Other than local knowledge, what you need to know before becoming a landlord in West Bromwich is not that different from what you need to know if you are a landlord anywhere else in the country.
Know Your Market
It is always a good idea to know your market. Who are you aiming to rent your property to? Where in the area do those people usually prefer to live? What is the going rate for monthly rental?
You may prefer to reduce much of the work involved in being a landlord by commissioning letting agents in West Bromwich to manage the property on your behalf. You need to know the best agents for which markets and what the charge for their services.
The West Bromwich area comes under Sandwell Council. The council website has a special page for landlords that contains lots of help and advice.
It is the landlord’s responsibility to make sure the property is safe for human habitation. Fire regulations must be upheld, including the installation of smoke alarms on every floor and carbon monoxide alarms where wood-burning stoves or fireplaces are in use.
Landlords should consider asking the local fire service to inspect the premises to conduct a safety check, give advice and point out any concerns.
All gas installations in the building must have been, or be, properly installed by CORGI registered fitters. Similarly, with electricity, wiring, plug sockets etc. should all meet the required standards.
Before a Landlord rents out a property they must obtain an Energy Performance Certificate. This provides tenants with an idea of what their likely fuel consumption will be.
Tenancy Deposit Protection
To safeguard any deposit paid by a tenant, the landlord must pay it into a tenant deposit protection scheme within 30 days of receiving it.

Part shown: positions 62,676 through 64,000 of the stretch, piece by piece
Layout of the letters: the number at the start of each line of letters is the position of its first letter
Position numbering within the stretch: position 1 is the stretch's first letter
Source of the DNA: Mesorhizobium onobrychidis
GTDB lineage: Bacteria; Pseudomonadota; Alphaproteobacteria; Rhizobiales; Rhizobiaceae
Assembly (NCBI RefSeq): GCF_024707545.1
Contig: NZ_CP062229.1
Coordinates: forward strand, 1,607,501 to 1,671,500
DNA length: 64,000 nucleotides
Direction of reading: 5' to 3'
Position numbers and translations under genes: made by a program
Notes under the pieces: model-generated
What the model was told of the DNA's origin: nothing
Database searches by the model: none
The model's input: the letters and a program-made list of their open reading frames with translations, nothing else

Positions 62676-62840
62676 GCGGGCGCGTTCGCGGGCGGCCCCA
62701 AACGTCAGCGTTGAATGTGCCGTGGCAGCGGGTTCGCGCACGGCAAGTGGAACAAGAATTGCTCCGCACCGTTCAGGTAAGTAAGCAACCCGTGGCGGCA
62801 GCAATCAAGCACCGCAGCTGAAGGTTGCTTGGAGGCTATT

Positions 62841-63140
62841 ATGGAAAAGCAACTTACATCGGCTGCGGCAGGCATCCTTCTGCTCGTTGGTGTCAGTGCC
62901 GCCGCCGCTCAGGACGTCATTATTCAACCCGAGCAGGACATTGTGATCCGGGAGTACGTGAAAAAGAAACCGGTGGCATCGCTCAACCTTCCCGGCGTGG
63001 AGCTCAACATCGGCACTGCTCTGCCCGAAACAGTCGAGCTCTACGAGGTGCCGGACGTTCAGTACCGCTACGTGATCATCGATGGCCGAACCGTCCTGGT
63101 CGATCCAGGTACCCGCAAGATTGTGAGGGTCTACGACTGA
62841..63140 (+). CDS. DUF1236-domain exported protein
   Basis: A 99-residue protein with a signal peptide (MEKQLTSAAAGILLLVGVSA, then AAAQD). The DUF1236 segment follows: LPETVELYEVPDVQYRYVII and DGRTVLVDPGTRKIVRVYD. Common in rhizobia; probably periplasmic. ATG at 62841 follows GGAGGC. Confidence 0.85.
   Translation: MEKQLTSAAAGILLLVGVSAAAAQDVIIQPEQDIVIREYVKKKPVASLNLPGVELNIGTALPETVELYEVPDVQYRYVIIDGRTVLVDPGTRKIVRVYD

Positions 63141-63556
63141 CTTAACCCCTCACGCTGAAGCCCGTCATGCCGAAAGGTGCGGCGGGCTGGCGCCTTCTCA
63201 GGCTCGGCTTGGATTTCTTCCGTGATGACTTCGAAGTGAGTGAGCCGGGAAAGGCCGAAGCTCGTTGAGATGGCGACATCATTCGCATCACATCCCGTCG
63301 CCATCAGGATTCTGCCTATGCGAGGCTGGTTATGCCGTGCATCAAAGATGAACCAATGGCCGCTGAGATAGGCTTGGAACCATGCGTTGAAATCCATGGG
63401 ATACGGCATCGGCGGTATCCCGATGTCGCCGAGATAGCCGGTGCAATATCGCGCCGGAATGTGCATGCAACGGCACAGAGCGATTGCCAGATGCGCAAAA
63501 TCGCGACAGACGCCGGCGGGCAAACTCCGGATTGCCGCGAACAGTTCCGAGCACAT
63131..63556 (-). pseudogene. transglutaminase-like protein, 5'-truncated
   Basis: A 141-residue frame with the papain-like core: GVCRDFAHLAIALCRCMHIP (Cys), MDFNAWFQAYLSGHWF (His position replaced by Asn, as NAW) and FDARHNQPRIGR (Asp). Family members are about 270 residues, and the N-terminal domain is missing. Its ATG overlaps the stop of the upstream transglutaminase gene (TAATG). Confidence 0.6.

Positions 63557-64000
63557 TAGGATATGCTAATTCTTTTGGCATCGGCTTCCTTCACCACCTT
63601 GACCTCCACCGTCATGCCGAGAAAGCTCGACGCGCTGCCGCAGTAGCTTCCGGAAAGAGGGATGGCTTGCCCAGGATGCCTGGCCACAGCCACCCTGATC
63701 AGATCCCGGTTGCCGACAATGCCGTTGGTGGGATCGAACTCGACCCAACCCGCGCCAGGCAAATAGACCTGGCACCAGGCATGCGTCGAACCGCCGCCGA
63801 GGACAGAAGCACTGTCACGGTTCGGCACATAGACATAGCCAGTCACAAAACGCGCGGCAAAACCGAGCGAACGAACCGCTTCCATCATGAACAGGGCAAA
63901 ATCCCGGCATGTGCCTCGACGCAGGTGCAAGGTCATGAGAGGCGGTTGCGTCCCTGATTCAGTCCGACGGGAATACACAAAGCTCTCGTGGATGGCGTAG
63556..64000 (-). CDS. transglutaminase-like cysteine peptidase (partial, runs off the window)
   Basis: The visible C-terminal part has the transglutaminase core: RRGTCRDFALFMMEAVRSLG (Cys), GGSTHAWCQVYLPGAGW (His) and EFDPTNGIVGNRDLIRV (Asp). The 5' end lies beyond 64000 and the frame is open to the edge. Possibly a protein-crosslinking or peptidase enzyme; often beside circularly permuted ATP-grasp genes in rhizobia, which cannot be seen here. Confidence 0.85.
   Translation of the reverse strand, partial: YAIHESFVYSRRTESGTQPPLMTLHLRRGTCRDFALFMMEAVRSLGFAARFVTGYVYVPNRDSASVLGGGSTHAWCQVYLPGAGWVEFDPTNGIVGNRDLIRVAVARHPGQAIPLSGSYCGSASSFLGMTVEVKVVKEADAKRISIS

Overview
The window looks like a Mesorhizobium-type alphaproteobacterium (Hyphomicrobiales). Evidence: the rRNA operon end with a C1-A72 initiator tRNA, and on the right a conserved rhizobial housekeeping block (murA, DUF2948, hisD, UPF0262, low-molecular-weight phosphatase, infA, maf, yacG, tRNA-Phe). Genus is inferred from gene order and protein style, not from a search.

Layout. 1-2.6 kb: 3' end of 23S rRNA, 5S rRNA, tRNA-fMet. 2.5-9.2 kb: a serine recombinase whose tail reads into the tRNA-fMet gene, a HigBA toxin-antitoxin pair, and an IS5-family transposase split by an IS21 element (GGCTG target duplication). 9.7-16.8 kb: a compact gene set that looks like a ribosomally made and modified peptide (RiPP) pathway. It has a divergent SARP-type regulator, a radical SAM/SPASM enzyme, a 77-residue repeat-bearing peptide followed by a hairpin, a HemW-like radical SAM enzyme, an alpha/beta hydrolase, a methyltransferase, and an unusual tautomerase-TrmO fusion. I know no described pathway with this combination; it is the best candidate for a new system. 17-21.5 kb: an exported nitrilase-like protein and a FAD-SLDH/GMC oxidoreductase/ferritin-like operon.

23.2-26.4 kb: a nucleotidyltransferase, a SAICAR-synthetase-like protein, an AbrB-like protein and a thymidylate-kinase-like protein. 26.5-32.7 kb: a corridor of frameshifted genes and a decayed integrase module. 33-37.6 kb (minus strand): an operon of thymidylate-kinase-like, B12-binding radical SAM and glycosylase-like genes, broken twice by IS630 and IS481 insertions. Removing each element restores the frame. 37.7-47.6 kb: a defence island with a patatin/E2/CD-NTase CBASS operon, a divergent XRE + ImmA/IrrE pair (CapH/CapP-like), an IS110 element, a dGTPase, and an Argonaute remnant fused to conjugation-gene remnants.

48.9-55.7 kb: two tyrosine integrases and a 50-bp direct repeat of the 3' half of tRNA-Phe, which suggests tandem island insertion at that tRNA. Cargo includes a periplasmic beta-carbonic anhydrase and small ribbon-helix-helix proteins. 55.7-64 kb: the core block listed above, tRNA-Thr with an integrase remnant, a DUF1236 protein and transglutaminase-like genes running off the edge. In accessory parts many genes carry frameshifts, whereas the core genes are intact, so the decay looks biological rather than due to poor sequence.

On leaving the property, providing a tenant has not breached their tenancy agreement and has not left any damage, the landlord must agree the amount of the deposit to be returned and pay it over within 10 days.
Right to Rent
Not everyone has the right to rent a residential property in this country; the onus is on landlords to check tenants, and any other occupiers over 18, by examining relevant documentation and keeping a copy.
If a landlord falls foul of these requirements a fine of up to £3000 could be incurred.
Right of Entry
Many people think a landlord can enter a property they have let out at any time. This isn’t true, there are rules governing entry rights.
A landlord can enter a property immediately to deal with an emergency that could put lives at risk or cause substantial damage.
Landlords must give the tenant at least 24 hours’ notice before visiting to make repairs, check the property or empty a fuel metre. They must conduct their visit in a reasonable way. Most commonly, reasonable, refers to the time of the visit.
Council Health and Safety Rating System (HHSRS)
Sandwell Council operates the HHSRS. Inspectors look at 29 areas in each property. The Council has the right to issue enforcement notices which landlords must act on or appeal against.